Tuesday, September 25, 2007

On The Rock

The Northern Rock thing is, frankly, hilarious. For years now the official line has been that savers are good, virtuous and saintly while debtors (who are significantly greater in number) are irresponsible fools with nobody to blame but themselves. Watching the panic ensue - panic engendered by the insistence that really, everything is fine - as the smug savers have their confidence thoroughly shaken by little more than their own inadequate understanding of mathematics has been fucking brilliant.

I keep going on about the importance of maths in adult life for just this kind of eventuality: it's remarkably easy to be blinded by politicians or confused by banks when your number skills are lacking. One of the reasons so many people gamble is because they don't understand the difference between statistics and probability: those books with surefire lottery-winning systems are uniformly, on closer inspection, about maximising winnings when you do win, not increasing your actual chances, a distinction that is blurred to people who don't have the maths. And don't even get me started on DIYers.

What should be more worrying to everyone about the Northern Rock fiasco is that it shows the central weakness of the credit industry, namely perception. It's an entirely illusory market, one that only exists as long as you believe in it, like Tinkerbell - stop clapping and the fairy dies. The government telling people there's really nothing to worry about (which was true, actually) is like shouting "don't think of orange penguins"... The queues and recriminations prove how ignorant people are of how money works, how resistant they are to facts and reality, how prone they are to self-inflicted melodrama and how fragile a company whose entire trade rests on customer perception can be. Consider that Britain's primary export is finance, that our only serious industry is the manufacture of debt, and it's a worrying glimpse of an economic armageddon that could happen at any time - an apocalypse triggered by nervous idiots.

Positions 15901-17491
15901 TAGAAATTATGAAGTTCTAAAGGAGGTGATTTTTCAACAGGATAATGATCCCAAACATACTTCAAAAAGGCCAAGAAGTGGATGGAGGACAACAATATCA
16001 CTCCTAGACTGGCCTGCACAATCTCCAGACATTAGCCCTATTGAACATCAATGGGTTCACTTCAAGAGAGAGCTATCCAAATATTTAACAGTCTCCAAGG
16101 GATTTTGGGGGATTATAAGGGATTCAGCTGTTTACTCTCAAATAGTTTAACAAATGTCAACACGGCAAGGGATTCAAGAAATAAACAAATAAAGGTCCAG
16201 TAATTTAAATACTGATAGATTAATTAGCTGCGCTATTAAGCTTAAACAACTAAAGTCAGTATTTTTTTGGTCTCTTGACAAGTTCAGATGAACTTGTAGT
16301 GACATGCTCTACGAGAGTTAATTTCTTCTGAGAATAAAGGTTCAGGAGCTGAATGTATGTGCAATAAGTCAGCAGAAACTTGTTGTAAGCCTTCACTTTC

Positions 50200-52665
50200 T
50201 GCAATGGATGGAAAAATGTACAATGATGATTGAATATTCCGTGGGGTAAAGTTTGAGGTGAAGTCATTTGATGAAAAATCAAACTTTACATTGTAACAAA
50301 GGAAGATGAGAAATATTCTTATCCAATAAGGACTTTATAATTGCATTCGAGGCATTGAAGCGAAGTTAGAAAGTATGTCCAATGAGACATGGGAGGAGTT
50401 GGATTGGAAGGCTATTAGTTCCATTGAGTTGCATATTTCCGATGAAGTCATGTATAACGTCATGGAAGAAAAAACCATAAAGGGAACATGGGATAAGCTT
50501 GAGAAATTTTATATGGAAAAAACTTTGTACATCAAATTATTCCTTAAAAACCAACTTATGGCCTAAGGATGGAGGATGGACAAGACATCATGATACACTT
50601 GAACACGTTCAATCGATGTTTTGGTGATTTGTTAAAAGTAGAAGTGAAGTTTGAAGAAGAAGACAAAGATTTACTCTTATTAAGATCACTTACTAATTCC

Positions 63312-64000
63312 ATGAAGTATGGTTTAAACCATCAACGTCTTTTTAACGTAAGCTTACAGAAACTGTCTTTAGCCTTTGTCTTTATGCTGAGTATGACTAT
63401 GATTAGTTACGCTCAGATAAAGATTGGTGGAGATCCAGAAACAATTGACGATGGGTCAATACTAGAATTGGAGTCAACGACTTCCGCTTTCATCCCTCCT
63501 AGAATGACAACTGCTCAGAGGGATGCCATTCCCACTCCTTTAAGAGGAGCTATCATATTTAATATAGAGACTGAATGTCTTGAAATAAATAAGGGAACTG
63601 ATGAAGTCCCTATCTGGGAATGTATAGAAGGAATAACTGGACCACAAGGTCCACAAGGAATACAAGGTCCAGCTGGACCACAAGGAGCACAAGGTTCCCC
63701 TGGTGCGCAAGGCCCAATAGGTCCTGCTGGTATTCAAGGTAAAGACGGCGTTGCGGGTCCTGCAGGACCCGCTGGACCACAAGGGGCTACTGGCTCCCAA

But it is also funny. It'll be interesting to see how future governments choose to diversify Britain's portfolio, now that we've all seen the beardy guy behind the curtain. In the meantime perhaps savers will stop being so bloody self-satisfied and realise that Britain's economic problems are theirs too, and not just the concern of the poor and foolish debtors.

I broke 5K! I managed to run an entire five kilometres (three-and-a-bit miles, Imperialists) without stopping, walking or dying. It doesn't sound like much (well, not if you're a Proper Runner) but it's a target I thought unattainable when I started running seven months ago and promptly expired after 200 metres. I shall reward myself with a vast pizza, and a hat, since the weather is coldening. Anyway, my time was a snail-like 28:34, approximately twice what a pro runner would clock. I shan't be bothering la Radcliffe any time soon, but one of the nice things about running is that it really doesn't matter - even races with elite runners are inclusive of the rest of us, and if you can outpace Paula at this weekend's Great North Run then you can overtake her without fear of segregation. It's an egalitarian pursuit, running: all you have to do to be a Proper Runner is run.

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